The Shalom Center
by Father Joseph Sedera, C.S.C.
Father Joseph Sedera is a Holy Cross Father and licensed psychologist who obtained his undergraduate degree from Stone Hill College in North Eastern Massachusetts, a Master of Theology degree from Holy Cross College in Washington, D.C. He taught theology at Notre Dame and obtained advanced degrees there. He was also the director of counseling at Kings College in Wilkes-Barre Pennsylvania. Currently he is the Director of The Shalom Center
The Shalom (Peace) Center was founded to offer a holistic approach to mental health, spirituality, and life for clergy, men and women religious, and persons in ministry. This is accomplished by creating a spirit of gospel, compassion, and a nonjudgmental atmosphere and a safe environment where healing and growth can happen. This is accomplished in the following ways.
The center is located in an idyllic fifteen-acre setting near a lake in Splendora, Texas, thirty-six miles north of Houston. The complex is clustered around the chapel, a hexagonal-shaped rustic cedar and glass structure, which forms the focal point of the site. Therapists' offices, a large conference room, and dining facilities are located in the administration building.
Four cottages, each accommodating four residents with private bath and bedroom suites, include loft study areas and a common room with kitchenette and laundry facilities.
I n 1991 a health Education and Recreation building was completed. It includes a conference room, equipped exercise areas, an enclosed heated pool with a spa, a massage room, and an arts and crafts studio. Outdoor amenities include a basketball court and jogging paths, and a small scenic lake for fishing and boating.
In 1989 Sacred Heart Conference Building was added to the existing administration building. This expanded the facility to include an AV room, staff room, conference room, additional offices and a resident's lounge.
Often residents are confronted with problems that include burnout and sex and drug violations. Each resident is assessed with a battery of standard psychological tests over a one or two-week period. These tests are considered to be an MRI with a paper and pencil that reveal the roots and feeders of a resident's problems.
The roots of many problems are most often centered in childhood, caused by unfinished growth and development that were never taken care of.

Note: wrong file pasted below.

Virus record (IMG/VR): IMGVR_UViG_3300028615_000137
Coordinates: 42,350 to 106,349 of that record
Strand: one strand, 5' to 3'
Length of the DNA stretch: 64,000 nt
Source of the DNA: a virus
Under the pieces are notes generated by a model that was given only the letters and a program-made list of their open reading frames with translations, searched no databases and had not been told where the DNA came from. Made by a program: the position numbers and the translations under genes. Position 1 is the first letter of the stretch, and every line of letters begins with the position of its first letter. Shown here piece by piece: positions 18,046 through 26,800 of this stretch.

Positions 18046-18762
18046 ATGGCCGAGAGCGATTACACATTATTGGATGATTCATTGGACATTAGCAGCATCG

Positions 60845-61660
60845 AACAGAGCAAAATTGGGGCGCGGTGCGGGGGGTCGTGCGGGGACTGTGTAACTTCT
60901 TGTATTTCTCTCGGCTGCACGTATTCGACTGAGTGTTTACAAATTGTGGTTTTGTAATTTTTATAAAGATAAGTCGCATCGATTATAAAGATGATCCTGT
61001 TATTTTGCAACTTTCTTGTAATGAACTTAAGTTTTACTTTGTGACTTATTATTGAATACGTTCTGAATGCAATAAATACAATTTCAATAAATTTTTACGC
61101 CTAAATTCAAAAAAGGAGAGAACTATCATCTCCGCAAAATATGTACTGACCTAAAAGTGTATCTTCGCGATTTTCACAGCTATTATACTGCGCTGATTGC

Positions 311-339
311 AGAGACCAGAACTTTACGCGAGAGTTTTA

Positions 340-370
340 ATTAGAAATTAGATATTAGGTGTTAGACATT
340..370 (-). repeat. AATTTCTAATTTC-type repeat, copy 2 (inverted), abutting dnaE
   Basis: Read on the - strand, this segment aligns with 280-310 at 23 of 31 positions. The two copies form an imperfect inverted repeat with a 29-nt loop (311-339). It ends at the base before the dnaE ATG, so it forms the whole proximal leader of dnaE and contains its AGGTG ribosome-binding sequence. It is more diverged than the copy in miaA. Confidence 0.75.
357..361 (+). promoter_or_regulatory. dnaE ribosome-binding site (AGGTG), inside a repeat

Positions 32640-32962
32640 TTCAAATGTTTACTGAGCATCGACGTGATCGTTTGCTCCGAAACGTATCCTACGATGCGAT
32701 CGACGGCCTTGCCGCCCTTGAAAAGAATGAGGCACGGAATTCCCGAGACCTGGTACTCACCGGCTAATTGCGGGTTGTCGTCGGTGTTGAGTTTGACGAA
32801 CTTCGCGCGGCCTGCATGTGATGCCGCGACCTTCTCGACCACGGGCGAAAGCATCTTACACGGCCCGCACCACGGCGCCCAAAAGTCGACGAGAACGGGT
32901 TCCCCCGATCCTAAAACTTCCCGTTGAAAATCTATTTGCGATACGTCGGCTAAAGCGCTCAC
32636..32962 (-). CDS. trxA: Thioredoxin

A typical week in the therapy program runs like this.
Monday and Friday: two-hour group sessions in which issues are brought up. The residents affirm, discuss, and challenge each other, and where, for possibly the first time, dark secrets are revealed.
On Tuesday and Friday Father Sedera gives intellectual and structural talks on how people function. If a resident's past is negative, they will consider themselves as negative. Positive thinking, assertiveness, anger and anger management, feelings and emotional intelligence are part of the program.
Wednesday morning, a two-hour spirituality seminar is conducted. Overextended lives and ministering to others, which does not allow time for the residents to renew themselves, are discussed.
Every other Wednesday afternoon the resident meets with a spiritual director. Later in the afternoon the residents do things that are real, such as grounds keeping, washing windows, and other maintenance. This is part of the holistic approach in which all needs of a person are met and addressed.
Thursdays are devoted to art therapy---color, form and stories---which allows residents who are not good at verbalizing to express themselves using these mediums to represent thier fear and depression.
Twice each week each resident meets with a primary therapist and once each week with a secondary therapist.
Program Length and Cost
First of all, an individual may apply for residence and counseling, or the bishop may recommend counseling after the bishop talks with the candidate. Some are brought into Shalom Center.
If it is possible to put an “average” on the time spent by residents in the center, a span of three to seven months best describes it. The needs of the individual and how they are progressing determine the length of the stay. When a resident is determined to be “fit for duty” once again, a recommendation is made to the bishop, who makes the final decision on whether or not the resident will return to work. Unfortunately, some residents never meet this criterion and have to be released from the priesthood or religious life.
After returning to work, support groups made up of former residents meet monthly to discuss their progress, struggles, and successes. This Aftercare Plan permits the individual to maintain “where they are” and maintains their accountability.
Cost of the program is $6,000 per month for each resident. Each resident is charged. Sometimes a diocese will pay the cost, or individuals may donate funds.
Visit The Shalom Center Website
Return to Menu Page
Return to Home Page